Building the Picaxe Microcontroller Board
Now that you have the software installed for remote radio and rotator control, audio pathway between your remote computer and radio, and virtual private network between computers over the internet, it’s time to build and connect the microcontroller circuit board that will control everything else you need for HF remote operation.
The schematic for the circuit board you will build can be downloaded from the Download page and is shown here. The circuit board project can be built for under $30; the parts can be obtained from the sources indicated on the schematic page or from your junk box. I used the 5VDC kit from PH Anderson for powering the Picaxe chip and powered the entire board with 12VDC from my station power supply. The project fits easily onto a multipurpose PC board from Radio shack; use 18 pin dip sockets for the two chips and point to point wiring. Board layout is your choice and a plastic project box from Radio Shack can be used for mounting the DB9 cable connector, the jack for 12VDC power, RCA jacks for the relays, and the 1/8 inch stereo jack for the DST-6. If you are not experienced with building circuit boards, just remember to use a 15-20 watt soldering iron and avoid solder bridges between the tiny pins on the dip sockets.
The Picaxe Circuit
The Picaxe chip connects to the home computer using a serial port and connects to the LDG DTS-6 (or DTS-4 if you have one) using TTL signals over a 1/8 inch stereo cable. It also connects to up to 8 12VDC relays to control other station accessories. The circuit uses two power sources; a 12VDC board supply from a 12VDC external supply and an internal 5VDC regulated supply for the Picaxe chip itself on the board. The Picaxe and Darlington chips are mounted on 18 pin dip sockets. Since the Picaxe chip cannot sink enough amperage to control 8 12VDC relays, the relays are connected through a ULN2803A Darlington array chip which is in turn controlled by the Picaxe chip. The 12VDC relays shown on the schematic are not located on the project board itself; they are located wherever you want them and wired to the Darlington array chip through RCA jacks or any other means of your choice. The station control relay numbers match the station control numbers shown on the software configuration screen.
For my station control setup, I use a relay inside my Hygain Rotator Control to turn 120VAC on and off, a relay to turn on and off 12VDC power for my SGC antenna coupler, a relay to cycle my SGC coupler reset, and a relay to manage the switching between my Kenwood TS-570S and Icom IC-718 rigs. Note: if you do not have a DST-4/6 antenna switch, additional 12VDC relays could be used for antenna switching as shown on a separate schematic that can be downloaded from the Download page.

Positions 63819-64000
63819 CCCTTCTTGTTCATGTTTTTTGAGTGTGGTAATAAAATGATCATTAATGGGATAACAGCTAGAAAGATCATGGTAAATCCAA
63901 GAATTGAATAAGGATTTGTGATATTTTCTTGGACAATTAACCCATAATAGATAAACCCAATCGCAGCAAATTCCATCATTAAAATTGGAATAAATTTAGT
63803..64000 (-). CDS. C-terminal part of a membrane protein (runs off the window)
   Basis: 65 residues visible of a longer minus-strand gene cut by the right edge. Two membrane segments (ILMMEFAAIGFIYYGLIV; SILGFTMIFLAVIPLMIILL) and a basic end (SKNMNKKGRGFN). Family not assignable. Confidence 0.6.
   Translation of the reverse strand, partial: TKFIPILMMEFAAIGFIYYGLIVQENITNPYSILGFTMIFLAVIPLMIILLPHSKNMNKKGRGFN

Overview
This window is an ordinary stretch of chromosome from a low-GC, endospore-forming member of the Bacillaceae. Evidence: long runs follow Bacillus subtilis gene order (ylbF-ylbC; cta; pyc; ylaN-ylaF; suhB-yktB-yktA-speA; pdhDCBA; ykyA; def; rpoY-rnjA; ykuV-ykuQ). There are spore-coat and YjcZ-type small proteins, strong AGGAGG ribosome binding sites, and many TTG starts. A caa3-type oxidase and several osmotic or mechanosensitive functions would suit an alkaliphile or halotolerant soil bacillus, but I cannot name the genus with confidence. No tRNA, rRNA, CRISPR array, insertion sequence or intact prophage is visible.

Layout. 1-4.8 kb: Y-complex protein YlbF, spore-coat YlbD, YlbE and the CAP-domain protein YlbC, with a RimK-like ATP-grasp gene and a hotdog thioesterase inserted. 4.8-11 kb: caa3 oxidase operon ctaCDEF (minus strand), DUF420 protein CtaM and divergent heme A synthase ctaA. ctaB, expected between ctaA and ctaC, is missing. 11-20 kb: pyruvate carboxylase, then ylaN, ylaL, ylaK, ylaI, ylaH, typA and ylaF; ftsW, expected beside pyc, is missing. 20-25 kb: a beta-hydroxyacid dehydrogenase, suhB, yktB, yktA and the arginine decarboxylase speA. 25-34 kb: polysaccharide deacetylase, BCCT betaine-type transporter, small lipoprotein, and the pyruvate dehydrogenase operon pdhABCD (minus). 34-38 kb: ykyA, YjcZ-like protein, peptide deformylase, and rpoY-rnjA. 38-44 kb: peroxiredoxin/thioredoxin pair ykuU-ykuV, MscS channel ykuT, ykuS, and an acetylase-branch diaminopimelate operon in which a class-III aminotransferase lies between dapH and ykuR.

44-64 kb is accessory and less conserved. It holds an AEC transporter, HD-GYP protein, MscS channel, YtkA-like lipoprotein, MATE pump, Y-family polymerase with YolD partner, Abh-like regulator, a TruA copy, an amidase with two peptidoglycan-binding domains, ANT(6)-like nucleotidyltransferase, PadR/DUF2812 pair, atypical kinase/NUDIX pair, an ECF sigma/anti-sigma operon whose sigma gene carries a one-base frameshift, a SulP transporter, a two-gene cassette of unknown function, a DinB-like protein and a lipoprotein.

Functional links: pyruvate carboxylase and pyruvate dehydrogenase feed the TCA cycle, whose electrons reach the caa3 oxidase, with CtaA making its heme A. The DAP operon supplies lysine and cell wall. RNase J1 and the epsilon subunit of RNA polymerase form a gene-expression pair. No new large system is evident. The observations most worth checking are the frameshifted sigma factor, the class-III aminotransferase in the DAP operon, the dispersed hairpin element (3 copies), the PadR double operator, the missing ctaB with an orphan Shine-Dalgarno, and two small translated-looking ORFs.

Controlling the Picaxe Microcontroller
For this Picaxe microcontroller project, I control the chip from the computer over the serial port connection to the circuit board. The folks who sell the chip very kindly furnish free programming software and easy to follow instructions for writing and loading the software into the chip. The chip can then be connected to a computer and software running on the computer can control the chip functions. I have written the chip command file for using the chip to control the DST-4/6 antenna switch and for turning on and off up to eight relays. After you build the project board and install the Picaxe chip, you must program the chip using the free Picaxe programming software supplied by Revolution Education to load the command file into the chip. The programming software includes a detailed help section explaining how to connect to and program the chip from your computer and I recommend that you review this information carefully before proceeding, but the following is a summary of the steps needed to program the chip:
· Download and install the Picaxe programming software.
· The W0JECRemoteStaContDST.bas command file is included in the "W0JEC Station-DTS Control" zip file on the Download page. Save this file to a folder on your home computer.
· Start the Picaxe Programming software; click on Open and browse to the folder where you have placed the Picaxe command file. Select the file to open it in the editor.
· Once this file is opened in the editor, click on Options to select the serial port the Picaxe project board is connected to.
· To download the file into the Picaxe chip requires the following hard reset and download procedure: disconnect the power to the project board, click on Program, reconnect power to the project board. The editor program will now reset the chip and download the command file to the chip.
· Once the file has been successfully downloaded to the chip, you may close the editor.
· The Picaxe chip is now programmed and ready to be operated by the VB program "W0JEC Station-DTS Control” which is described on the Station Control page of this website.
The photo below shows the project board with power supply, Picaxe chip and two Darlington chips. Only one chip is used for this circuit but two are required for the alternate circuit described for those who do not own a DST –4/6 antenna switch. Point-to-point wiring must be added to complete the board.